How to Determine the Cause of Low Pressure on a Zone
The first question to ask, silly as it might sound, is “has it ever worked properly?” Since most systems come on while the owner is asleep it is very common for the system to have a long running but unknown problem. If the answer is “no” you might have a design problem. At this point you get a professional involved.
The next question is “if it did work at one time, has anything changed?” For example, have you added 2 or 3 heads or rotors to that zone? If so the zone may now need more water than is available. Your system only has so many gallons per minute it can provide. Going over the limit will reduce performance and coverage. For example, if you have 30 pounds per square inch of water pressure and 15gpm available on a zone you can run 5 heads spraying a 24’ diameter. If you add just two heads you will drop down to a 20’ circle.
If by chance you have added heads and cannot remove them the next best choice is to look for lower volume nozzles. In the example above the nozzles took 2.7gpm. Another brand only uses 2.2 gpm. This would fit into your design and maintain performance. Because of the lower rate you would have to water that area longer but your coverage would return.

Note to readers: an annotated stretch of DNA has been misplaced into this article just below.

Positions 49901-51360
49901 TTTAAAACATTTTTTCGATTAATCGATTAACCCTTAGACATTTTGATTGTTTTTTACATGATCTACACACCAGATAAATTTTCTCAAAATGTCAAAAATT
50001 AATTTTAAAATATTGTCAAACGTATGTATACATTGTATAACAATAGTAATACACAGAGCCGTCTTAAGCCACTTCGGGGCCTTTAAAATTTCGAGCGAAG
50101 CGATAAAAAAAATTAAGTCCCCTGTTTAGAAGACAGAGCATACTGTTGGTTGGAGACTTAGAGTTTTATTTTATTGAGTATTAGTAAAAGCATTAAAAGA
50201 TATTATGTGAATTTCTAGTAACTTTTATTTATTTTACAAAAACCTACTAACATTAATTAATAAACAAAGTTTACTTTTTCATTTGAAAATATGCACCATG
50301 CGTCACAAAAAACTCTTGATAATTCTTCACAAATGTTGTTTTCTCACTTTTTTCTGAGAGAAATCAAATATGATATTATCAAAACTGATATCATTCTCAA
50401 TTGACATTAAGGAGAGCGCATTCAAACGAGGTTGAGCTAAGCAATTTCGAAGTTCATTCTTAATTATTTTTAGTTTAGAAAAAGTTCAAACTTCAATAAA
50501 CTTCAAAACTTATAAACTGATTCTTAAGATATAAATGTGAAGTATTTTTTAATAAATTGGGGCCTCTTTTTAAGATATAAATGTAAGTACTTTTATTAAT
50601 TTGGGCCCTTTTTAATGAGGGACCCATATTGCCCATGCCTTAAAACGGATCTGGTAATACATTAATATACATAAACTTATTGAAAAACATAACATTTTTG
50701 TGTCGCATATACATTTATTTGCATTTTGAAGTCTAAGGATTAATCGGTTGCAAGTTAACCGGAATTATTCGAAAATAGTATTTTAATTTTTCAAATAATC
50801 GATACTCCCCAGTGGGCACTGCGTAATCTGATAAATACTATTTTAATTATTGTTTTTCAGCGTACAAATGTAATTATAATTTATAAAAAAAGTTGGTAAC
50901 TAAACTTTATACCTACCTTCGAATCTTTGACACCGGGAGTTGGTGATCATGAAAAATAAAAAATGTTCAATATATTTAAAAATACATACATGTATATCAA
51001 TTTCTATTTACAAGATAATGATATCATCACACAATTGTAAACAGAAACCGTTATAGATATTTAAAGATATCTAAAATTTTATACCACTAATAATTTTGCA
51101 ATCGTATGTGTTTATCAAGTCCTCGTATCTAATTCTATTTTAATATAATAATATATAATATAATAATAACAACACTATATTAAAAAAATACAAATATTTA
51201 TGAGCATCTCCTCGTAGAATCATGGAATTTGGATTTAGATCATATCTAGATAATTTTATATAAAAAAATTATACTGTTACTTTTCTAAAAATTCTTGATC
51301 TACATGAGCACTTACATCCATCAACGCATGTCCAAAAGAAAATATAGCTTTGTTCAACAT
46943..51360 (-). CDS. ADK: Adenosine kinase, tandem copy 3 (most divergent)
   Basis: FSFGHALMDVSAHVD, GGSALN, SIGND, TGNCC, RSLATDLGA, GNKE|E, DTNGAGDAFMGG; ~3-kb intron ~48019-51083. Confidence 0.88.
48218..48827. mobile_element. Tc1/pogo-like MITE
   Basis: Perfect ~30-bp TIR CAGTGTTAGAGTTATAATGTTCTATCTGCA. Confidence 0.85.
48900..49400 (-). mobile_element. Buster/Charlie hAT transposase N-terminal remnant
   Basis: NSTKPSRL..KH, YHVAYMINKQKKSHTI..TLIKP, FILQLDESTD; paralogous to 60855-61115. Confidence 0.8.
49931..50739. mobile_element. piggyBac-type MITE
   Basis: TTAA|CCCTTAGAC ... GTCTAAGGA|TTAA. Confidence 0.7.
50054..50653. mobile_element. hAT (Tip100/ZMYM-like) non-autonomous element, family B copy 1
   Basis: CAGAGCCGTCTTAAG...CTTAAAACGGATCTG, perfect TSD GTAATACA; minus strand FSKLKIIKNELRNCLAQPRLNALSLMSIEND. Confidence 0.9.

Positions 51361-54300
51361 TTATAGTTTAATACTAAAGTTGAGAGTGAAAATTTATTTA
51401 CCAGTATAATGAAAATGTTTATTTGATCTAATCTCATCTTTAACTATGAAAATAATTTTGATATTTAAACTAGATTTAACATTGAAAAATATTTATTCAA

But you haven’t added any heads and pressure on that one zone is down. Let’s start simple. Let’s look for a leak. Turn on the zone. If you know where your valve is, start there. If not, then start at your controller. Slowly walk toward and around the area with the problem. We are looking for bubbling water, soft spots, soggy spots, holes, and, of course, flowing water. If it has been an extremely dry summer look for an area that is suspiciously healthy. Find it? You have a broken pipe. No leak? Keep reading.
If you know where the valve is for that zone then go there next. Some valves have a flow control handle to adjust the flow to the zone. Make sure it is not turned down. Don’t be surprised if your valve does not have one. Some people don’t use them.
If you don’t have a flow control, or if it’s not turned down, then the problem is probably in the valve. For some reason it is not opening completely.
If you don’t know where your valve is, or you do and the flow control is not the problem, I recommend getting a professional involved. The valve may have to be rebuilt or replaced. If you wish to do it yourself it is fairly easy. Take a look at this GUIDE. If this doesn’t fix it you definitely need to get a professional involved.